archiveofourown.org
recursion - simaetha - The Silmarillion and other histories of Middle-Earth - J. R. R. Tolkien [Archive of Our Own]
An Archive of Our Own, a project of the Organization for Transformative Works
By Organization for Transformative Works

Relationships: Celebrimbor/Annatar
Additional Tags: Alternate Universe - Canon Divergence, implicit dubcon

“My Tyelperinquar,” he says, voice lingering on your name, rich and musical and satisfied. “Isn’t this better, my sweet?”

“Better?” you ask, smiling.

I have a half-finished ficlet about the secret never-before-uncovered Middle Earth origins of the story “Goldilocks and the Three Bears”

featuring 3 different versions of the story from 3 different nonexistent historical eras and a long tangent on that late-4th-age hyper-masculine revolution during which the gender of Goldilocks was switched because the name was deemed too girly for a man, even if he was an elf, though elves don’t exist anymore, in fact they probably never existed, except for all those records in old books, some of which got burnt because they might give people strange ideas

am I doing this right

When Eärendil arrives in Valinor, he severs the marital bond between he and his wife.

He waited until the right moment, until for the most part, the two were safe and out of harm’s way. For when he finally set foot in Aman, he confessed that he could not continue on with her. For a point, Eärendil did understand why she kept the Silmaril, but for the sake of his son’s and their people, believed it was foolish.

When he discovers that she did in fact have a chance to return it to its owners, in order to avoid violence, but she refused, he grows enraged. He can only imagine how many could have been spared if only she gave it back when she was asked peacefully.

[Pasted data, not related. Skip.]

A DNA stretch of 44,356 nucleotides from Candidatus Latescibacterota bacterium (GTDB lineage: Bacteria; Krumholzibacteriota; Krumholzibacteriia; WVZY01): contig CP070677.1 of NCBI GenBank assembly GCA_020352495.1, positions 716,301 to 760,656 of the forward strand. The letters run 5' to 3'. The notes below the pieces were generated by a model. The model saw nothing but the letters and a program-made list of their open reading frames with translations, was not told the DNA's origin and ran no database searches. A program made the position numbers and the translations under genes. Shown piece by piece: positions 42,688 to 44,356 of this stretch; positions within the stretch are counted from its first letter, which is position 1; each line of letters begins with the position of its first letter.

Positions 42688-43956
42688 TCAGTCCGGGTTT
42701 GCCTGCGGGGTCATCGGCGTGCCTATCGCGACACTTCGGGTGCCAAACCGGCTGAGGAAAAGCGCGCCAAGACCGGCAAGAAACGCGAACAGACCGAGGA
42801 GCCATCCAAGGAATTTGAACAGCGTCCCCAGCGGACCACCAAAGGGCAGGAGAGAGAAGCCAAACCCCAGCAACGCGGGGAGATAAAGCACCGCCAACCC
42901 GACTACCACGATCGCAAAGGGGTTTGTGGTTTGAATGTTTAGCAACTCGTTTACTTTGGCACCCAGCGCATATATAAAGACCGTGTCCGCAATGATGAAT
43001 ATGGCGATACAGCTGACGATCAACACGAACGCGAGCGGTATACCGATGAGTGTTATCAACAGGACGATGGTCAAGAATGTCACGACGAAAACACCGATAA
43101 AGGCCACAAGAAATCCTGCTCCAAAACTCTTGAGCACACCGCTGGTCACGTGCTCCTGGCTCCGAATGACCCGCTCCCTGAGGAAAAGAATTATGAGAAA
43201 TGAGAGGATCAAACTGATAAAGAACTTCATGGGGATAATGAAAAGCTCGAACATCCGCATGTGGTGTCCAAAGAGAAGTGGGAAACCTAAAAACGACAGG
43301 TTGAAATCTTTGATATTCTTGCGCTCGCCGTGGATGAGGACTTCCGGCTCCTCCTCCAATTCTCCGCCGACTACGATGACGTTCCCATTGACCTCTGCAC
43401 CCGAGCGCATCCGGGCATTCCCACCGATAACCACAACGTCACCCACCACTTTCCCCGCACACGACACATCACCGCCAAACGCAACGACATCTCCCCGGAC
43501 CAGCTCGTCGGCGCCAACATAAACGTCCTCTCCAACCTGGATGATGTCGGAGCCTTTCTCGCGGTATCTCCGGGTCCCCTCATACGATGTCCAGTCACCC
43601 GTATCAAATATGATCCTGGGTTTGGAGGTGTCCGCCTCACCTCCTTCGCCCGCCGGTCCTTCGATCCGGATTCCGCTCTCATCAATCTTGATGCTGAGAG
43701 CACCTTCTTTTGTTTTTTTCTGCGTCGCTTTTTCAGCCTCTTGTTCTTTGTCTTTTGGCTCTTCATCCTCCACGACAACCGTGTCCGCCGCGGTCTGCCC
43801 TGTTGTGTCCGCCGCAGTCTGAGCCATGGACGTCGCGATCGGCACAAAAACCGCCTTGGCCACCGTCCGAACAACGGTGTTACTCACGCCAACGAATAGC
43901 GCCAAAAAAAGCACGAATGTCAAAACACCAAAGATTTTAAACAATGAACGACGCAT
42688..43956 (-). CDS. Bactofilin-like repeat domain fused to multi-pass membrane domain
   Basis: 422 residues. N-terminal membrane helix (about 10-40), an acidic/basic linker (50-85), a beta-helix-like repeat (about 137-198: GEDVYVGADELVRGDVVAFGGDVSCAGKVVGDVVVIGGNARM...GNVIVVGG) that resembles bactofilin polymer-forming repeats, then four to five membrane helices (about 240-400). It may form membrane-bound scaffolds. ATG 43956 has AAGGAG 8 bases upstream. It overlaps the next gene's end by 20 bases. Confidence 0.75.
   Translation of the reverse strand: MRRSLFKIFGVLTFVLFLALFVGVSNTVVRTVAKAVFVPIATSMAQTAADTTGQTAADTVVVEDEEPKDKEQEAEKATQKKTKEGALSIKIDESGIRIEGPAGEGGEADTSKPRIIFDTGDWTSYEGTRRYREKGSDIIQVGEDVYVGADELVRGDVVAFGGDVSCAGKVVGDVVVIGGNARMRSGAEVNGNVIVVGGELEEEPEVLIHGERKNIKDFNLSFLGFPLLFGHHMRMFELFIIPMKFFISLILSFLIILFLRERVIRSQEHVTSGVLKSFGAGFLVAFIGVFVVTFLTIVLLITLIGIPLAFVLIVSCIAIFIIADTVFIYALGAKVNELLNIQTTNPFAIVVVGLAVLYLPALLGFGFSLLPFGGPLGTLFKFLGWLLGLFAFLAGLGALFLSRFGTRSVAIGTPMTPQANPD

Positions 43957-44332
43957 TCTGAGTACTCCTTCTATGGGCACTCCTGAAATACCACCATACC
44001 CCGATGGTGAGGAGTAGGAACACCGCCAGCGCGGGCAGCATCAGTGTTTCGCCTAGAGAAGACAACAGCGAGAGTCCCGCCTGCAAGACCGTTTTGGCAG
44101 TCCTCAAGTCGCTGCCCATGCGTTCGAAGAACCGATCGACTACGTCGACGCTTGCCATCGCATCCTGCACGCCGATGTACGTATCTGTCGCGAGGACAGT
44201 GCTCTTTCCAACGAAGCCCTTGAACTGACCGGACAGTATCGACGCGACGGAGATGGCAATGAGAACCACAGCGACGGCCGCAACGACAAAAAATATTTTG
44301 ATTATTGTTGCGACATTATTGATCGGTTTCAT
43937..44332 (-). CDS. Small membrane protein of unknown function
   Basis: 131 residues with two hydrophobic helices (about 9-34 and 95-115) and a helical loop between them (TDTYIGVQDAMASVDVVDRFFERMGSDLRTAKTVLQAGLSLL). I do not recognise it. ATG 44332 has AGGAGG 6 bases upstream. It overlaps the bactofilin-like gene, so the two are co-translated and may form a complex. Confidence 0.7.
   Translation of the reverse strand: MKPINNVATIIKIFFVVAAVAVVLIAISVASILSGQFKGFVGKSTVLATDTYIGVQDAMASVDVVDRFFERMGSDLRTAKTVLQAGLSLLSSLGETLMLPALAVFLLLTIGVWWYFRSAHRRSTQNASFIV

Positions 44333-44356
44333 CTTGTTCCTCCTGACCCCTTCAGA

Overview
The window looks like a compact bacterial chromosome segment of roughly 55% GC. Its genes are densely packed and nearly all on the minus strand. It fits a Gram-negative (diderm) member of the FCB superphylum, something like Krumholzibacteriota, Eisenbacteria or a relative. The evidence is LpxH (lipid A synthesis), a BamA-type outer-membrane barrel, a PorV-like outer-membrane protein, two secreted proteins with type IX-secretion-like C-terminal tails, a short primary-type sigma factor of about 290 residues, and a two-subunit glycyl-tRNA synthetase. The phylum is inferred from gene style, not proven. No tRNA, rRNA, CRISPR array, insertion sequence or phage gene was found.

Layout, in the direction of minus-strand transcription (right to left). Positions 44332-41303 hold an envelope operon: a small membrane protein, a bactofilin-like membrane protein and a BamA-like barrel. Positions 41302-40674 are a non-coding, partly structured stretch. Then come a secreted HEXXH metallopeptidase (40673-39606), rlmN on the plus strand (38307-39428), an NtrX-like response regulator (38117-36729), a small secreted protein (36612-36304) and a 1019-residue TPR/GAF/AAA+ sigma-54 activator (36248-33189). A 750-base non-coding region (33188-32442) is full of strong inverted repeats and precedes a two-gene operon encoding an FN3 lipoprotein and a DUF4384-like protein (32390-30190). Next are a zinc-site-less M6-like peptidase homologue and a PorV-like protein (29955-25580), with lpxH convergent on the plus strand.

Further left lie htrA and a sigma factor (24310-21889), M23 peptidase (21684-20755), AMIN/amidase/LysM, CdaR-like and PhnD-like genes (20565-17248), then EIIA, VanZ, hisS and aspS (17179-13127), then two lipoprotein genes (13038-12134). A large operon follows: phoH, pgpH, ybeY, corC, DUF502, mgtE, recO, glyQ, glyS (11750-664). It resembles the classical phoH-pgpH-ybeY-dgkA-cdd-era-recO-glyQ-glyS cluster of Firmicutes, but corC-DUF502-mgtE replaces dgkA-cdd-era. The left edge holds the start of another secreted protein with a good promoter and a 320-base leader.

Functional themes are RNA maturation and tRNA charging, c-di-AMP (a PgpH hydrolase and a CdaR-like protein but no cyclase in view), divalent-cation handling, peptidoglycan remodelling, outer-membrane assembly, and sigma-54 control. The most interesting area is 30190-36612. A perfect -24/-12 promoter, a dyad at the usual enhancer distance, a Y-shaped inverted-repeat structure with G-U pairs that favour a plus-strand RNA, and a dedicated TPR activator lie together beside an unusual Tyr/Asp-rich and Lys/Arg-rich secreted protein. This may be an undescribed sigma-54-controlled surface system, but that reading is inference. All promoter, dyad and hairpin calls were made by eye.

Eärendil does not hate her, but no longer does he wish to stay with her. The realization that she forsook her kingdom and her own sons for a jewel sickens him to no end, and he feels extremely uncomfortable being in union with someone who prioritized the Silmaril over the lives of many.

So, staying her friend, he releases their bond. He is bitter towards her, but wishes the best. He also apologizes to her for abandoning she and her sons and forsaking them, and both agree that perhaps splitting would be for the best.

ocasodelanoche replied to your post “Eöl was made to breed with orcs during his captivity in Angband….”

I don’t think it’s also possible for an elf to sire kids left and right but I like this twisted idea. I’m a bad girl.

@verymaedhros pointed out the same thing, and I can understand that.

But I like to think that Morgoth’s power went beyond traditional elven standards. If his corruption could change them into orcs, I think forcing them to sire children or even have children would be quite simple for him.

Morgoth’s magic is just vile, and can do vile things. So I think it’s plausible that he could force elves to have/sire children against their will.